Today, he is lying in pain. He can vision help. Aid to come his way by means of God or his buddies. He laid in the sand, the rays of the sun beating down upon him, trying to take the breath from his body. There was no more sweat to be released, and his mouth was dry. In his sleeping moments he could see the water and taste its coolness, splashing it over his head, but when awake, he saw nothing, but brightness and blue skies.

Bugs began their journey over his body, trying to take claim of his soul. He had walked over a booby trap, placed by the enemy, and the purpose of being  left dead and unfound, was being sought. He had lagged behind, a major mistake, from his troop, stopping to try to save a friend’s life, and when he realized he was too late, and had walked six feet from him, the  trap, engulfed him.

The troop did not hear  the small explosion and kept moving forward.  The sergeant was leading  the troop to  make it to the next city on the map by dusk, so they could set up camp.

After they arrived at their new location, one soldier noticed that someone was missing from chow. He went to the sergeant and told him his concerns, and was ordered to immediately return to the path of their travel and find him. He also sent two others in the group, to be of assistance if it was needed.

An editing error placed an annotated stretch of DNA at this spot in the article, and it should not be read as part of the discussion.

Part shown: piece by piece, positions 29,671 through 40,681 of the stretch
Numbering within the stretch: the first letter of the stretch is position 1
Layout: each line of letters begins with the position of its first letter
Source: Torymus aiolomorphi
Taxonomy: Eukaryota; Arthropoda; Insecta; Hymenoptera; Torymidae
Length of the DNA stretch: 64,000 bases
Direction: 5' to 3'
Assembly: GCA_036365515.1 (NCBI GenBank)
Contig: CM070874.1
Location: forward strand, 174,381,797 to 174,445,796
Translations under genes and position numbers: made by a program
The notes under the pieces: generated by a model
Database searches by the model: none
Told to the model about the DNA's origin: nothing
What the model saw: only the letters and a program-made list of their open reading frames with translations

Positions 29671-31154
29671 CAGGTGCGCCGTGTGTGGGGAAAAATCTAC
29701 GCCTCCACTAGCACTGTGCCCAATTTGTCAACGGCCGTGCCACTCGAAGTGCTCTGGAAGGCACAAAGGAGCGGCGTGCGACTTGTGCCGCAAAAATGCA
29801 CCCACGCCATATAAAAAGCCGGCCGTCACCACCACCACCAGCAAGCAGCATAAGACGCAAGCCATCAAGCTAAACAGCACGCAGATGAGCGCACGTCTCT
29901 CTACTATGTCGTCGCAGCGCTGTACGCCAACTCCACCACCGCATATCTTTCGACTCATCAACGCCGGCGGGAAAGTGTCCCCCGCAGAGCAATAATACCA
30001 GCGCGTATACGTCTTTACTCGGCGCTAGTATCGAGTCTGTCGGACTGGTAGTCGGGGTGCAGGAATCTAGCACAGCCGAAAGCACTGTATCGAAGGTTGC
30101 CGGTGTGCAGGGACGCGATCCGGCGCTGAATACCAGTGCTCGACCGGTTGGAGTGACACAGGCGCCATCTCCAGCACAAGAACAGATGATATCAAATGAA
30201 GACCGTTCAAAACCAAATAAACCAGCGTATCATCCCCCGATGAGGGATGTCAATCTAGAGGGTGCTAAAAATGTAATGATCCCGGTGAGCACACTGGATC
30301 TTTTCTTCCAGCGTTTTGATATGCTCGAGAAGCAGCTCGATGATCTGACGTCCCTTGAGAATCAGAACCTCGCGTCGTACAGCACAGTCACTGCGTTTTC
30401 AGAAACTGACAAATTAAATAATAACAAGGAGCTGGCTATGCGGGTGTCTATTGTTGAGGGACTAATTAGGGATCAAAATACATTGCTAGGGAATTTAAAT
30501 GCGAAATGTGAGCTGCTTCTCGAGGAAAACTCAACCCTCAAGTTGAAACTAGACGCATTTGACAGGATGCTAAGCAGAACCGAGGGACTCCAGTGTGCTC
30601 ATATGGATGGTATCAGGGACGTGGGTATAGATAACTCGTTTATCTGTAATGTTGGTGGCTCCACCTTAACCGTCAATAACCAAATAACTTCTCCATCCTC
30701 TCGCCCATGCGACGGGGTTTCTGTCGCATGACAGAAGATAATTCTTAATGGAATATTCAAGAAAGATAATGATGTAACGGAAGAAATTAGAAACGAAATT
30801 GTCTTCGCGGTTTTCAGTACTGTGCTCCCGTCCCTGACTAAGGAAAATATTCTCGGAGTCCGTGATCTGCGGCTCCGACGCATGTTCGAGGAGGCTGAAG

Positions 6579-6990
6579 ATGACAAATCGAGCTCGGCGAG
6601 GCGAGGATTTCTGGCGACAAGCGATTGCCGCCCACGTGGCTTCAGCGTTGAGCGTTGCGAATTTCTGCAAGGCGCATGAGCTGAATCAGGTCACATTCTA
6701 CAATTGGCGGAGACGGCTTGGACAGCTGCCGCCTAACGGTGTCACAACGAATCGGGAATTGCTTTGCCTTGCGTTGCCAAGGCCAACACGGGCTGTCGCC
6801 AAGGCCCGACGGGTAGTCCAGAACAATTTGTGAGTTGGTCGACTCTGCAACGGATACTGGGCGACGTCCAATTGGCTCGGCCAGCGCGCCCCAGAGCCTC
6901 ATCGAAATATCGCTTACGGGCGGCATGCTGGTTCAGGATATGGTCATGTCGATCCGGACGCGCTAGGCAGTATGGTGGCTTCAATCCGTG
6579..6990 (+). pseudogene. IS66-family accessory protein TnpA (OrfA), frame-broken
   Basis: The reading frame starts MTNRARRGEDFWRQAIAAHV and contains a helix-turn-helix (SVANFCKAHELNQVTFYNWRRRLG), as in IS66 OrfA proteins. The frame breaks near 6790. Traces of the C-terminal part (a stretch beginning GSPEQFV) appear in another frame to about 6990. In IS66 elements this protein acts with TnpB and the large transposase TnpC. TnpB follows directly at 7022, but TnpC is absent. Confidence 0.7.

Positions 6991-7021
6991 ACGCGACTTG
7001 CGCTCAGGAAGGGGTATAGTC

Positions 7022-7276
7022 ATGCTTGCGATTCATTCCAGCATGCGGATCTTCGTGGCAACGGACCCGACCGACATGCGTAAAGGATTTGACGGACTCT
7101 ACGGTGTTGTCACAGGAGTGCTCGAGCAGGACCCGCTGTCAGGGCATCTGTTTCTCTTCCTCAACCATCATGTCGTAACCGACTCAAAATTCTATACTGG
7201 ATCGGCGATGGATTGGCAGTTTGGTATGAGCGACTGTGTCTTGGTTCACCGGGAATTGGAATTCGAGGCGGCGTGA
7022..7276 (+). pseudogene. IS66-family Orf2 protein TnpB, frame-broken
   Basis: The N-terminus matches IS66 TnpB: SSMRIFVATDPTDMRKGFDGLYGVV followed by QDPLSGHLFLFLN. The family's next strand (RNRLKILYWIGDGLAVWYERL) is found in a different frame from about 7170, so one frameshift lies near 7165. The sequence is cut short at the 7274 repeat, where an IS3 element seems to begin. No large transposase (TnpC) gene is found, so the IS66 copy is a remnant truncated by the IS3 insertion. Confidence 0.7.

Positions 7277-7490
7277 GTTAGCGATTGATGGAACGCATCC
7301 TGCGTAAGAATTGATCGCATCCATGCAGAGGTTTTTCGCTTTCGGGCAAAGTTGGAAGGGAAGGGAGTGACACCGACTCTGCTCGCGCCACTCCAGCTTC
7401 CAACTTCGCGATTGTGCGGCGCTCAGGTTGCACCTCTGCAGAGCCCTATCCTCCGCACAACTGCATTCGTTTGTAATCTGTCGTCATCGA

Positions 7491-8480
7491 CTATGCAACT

A sand storm had picked up and it was difficult to see. Beads of sand were hitting the faces and stinging  eyes, but they were not giving up. This was a team, and although they were taught to be tough, their hearts remained soft, and they wanted their member back with them safe and well. No thoughts entered of any tragedy. They were not allowed. Weakness was not a word in the dictionary of this platoon.

It was dark and the only light offered them was the moon and their flash lights. Their ears were keen to any sounds, and their eyes were keen to past  imprints. They stopped once in a while to check their map to make sure they were following the right direction, and kept moving with no breaks in their steps.

The day break of morning fell upon them, and in the skies they could see buzzards flying in circles as they were making plans to land on their prey. This was a sign to the men that they were close.

Up ahead of them lie the wounded soldier. Dried blood attached itself to skin that was showing and to his clothes. The sight was a blur, from lack of fluids and strikes from the sand. He was on his back, unable to flip himself over to protect his face, and he could make out the visions of the buzzards. He prayed in silence for his God to rescue him. Take me home Lord, don’t let me feel the bite of winged birds. Let nature have its way with me, but take my soul home Lord.

The Lord answered his prayer and with in minutes, the three troop members stumbled upon him. They checked his wounds, and told him he was going to be alright. Help had arrived. They didn’t take time to asses his injuries, for their goal was to get him back to the troop.

A letter arrived at our door, informing us our son had been injured, and was being cared for at a military city. It stated that he had been injured by a booby trap, but help had arrived in time.

The mother dropped her letter to the floor and got down on her knees, and with tears of joy streaming from her eyes, she thanked God for watching over her soldier.

Thank you Ermilia for another chance to write for your writing exercise.